Materials and Methods


Architectural Patterns

Patterns are re-usable solutions to common problems and building blocks to architectures (Schumacher, 2003), the foundations of which were laid by the architect Christopher Alexander in his seminal work “The Timeless Way of Building” (Alexander, 1979). Patterns have gained significant attention by the research community for quite a few years now and the result of this attention is a plethora of patterns delivered in different forms such as books, catalogs, and the academic literature.

A recent survey by the authors (Papoutsakis et al., 2021a) aggregates a number of such patterns focusing on security and privacy properties. Some notable works on trust-related aspects defined through patterns are also provided herein. Authors in Steel et al. (2005) introduce a catalog of 23 security patterns, focusing only on Java 2 Platform Enterprise Edition (J2EE) applications, Web services, and identity management. They adopt a developer-centric approach to patterns' specification. Forty-six additional security patterns (Schumacher et al., 2006) in the form of a book cover areas such as enterprise security and risk management, identification and authentication, access control, accounting, firewall architecture, and secure internet applications. One of the most recent literature studies regarding privacy patterns research (Lenhard et al., 2017) presented 148 privacy patterns. Additional work, mentioned below, adds to that set of available privacy patterns. Authors in Chung et al. (2004) created a pattern language and expressed 45 pre-patterns describing application genres, physical-virtual spaces, interaction, and system techniques for managing privacy and techniques for fluid interactions. The design of Privacy Enhancing Technologies (PETs) utilizing corresponding patterns was the aim of Hafiz (2013), contributing 12 patterns. The privacy pattern catalog presented in Drozd (2015) uses a classification based on the description of the privacy principles within the international standard ISO/IEC 29100:2011 (2011).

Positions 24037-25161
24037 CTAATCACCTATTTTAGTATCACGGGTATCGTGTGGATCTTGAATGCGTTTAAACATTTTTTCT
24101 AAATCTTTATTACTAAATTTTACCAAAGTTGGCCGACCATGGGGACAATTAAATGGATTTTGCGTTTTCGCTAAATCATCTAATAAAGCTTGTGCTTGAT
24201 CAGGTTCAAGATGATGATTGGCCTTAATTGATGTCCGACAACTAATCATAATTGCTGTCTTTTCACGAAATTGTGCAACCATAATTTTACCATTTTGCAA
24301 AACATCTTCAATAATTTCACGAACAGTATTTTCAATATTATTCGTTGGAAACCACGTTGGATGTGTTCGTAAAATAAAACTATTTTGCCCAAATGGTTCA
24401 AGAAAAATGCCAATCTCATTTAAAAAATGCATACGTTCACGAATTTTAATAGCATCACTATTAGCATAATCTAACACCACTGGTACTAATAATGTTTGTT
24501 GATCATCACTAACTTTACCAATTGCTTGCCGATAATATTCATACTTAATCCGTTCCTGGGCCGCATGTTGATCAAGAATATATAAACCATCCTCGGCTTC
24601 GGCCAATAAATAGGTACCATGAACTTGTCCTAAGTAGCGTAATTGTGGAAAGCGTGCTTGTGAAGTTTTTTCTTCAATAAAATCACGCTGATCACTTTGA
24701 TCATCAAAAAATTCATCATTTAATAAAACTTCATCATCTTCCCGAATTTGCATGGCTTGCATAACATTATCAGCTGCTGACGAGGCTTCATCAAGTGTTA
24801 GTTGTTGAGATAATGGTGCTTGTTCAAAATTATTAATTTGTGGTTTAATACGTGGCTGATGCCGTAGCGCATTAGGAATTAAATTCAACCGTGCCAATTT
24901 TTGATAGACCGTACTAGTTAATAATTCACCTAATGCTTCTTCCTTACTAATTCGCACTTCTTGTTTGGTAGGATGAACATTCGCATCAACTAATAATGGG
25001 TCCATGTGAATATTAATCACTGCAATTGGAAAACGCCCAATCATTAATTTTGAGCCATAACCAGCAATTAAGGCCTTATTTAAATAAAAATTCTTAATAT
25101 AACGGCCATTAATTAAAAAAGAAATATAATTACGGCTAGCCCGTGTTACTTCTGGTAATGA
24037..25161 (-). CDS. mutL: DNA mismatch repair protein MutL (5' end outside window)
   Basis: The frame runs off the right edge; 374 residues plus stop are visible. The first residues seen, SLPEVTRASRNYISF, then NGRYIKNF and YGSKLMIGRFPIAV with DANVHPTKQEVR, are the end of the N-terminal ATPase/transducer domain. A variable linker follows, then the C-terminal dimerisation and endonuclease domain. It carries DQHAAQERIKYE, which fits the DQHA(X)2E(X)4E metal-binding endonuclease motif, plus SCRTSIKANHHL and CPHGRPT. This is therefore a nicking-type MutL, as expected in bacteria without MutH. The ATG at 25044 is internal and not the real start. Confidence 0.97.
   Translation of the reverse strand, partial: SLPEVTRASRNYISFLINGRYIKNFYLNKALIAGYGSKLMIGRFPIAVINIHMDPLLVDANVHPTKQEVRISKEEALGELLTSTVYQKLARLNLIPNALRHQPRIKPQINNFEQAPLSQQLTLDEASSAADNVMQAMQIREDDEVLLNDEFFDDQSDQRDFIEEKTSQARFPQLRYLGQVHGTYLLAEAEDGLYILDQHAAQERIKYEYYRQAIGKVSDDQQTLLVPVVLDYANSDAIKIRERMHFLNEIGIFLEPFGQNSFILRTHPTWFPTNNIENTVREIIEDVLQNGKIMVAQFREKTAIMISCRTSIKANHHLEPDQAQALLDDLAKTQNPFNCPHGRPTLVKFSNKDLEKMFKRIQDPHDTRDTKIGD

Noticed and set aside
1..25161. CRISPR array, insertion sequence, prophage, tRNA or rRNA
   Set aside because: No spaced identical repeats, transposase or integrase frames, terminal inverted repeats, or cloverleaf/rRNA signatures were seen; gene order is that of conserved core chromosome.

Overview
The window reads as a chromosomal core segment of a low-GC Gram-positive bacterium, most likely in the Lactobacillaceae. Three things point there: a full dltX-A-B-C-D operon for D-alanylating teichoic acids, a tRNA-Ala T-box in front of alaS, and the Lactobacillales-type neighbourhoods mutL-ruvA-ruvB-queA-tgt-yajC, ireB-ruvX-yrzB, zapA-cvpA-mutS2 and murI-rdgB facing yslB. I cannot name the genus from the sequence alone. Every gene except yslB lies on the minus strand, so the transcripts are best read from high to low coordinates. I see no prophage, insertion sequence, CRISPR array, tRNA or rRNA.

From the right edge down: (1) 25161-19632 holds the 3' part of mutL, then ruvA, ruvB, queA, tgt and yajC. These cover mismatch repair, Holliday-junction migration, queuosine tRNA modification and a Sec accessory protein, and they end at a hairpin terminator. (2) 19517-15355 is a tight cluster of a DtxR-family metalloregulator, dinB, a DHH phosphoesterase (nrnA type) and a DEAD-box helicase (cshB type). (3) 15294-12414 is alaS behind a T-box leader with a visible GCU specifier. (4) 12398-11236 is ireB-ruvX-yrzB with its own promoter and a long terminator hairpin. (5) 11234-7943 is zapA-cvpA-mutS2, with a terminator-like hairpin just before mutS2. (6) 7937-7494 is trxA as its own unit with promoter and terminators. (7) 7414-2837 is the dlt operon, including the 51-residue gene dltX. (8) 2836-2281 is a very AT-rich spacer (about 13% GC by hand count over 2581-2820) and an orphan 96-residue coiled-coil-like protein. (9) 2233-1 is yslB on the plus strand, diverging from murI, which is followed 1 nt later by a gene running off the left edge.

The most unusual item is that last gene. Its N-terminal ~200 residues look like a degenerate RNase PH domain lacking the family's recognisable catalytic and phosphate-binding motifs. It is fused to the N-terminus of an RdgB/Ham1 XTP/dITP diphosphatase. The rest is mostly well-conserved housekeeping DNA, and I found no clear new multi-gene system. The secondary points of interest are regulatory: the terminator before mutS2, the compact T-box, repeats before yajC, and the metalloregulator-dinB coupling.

Composition of IoT Devices and Services

There is a large body of works regarding the composition of IoT devices and services. The majority of these works neither consider properties, such as security and privacy, in their composition methodology nor present a way to verify said properties. A classification of such works is presented in Asghari et al. (2018), where the approaches are divided based on the criterion of the composition method. Said criterion can be the energy consumption, exchanged data, or the IP of the services. However, no security or privacy constraints are considered in the service composition process.

Still, there are some noteworthy approaches that do support description of non-functional IoT service composition properties. Seeger et al. (2018) proposes the offering selection rules (OSRs) that make the reconfiguration of the system possible during runtime. Said rules express non-functional properties that a device/service needs to provide to be part of a specific composition. A possible extension of these rules could include circularity and trustworthiness-related properties. The work in Lecue and Mehandjiev (2010) introduces an approach for web service composition that uses both semantic and non-functional criteria (QoS) to evaluate the corresponding composition quality. Since non-functional criteria are part of the evaluation of the service composition quality, an extension could focus on circularity and trustworthiness-related criteria. Moreover, Alrifai et al. (2012) present A solution to the QoS-based service composition problem. The existence of quantitative non-functional properties of web services in the way they compose services could be considered as the first step to the circularity and trustworthiness-related properties adoption.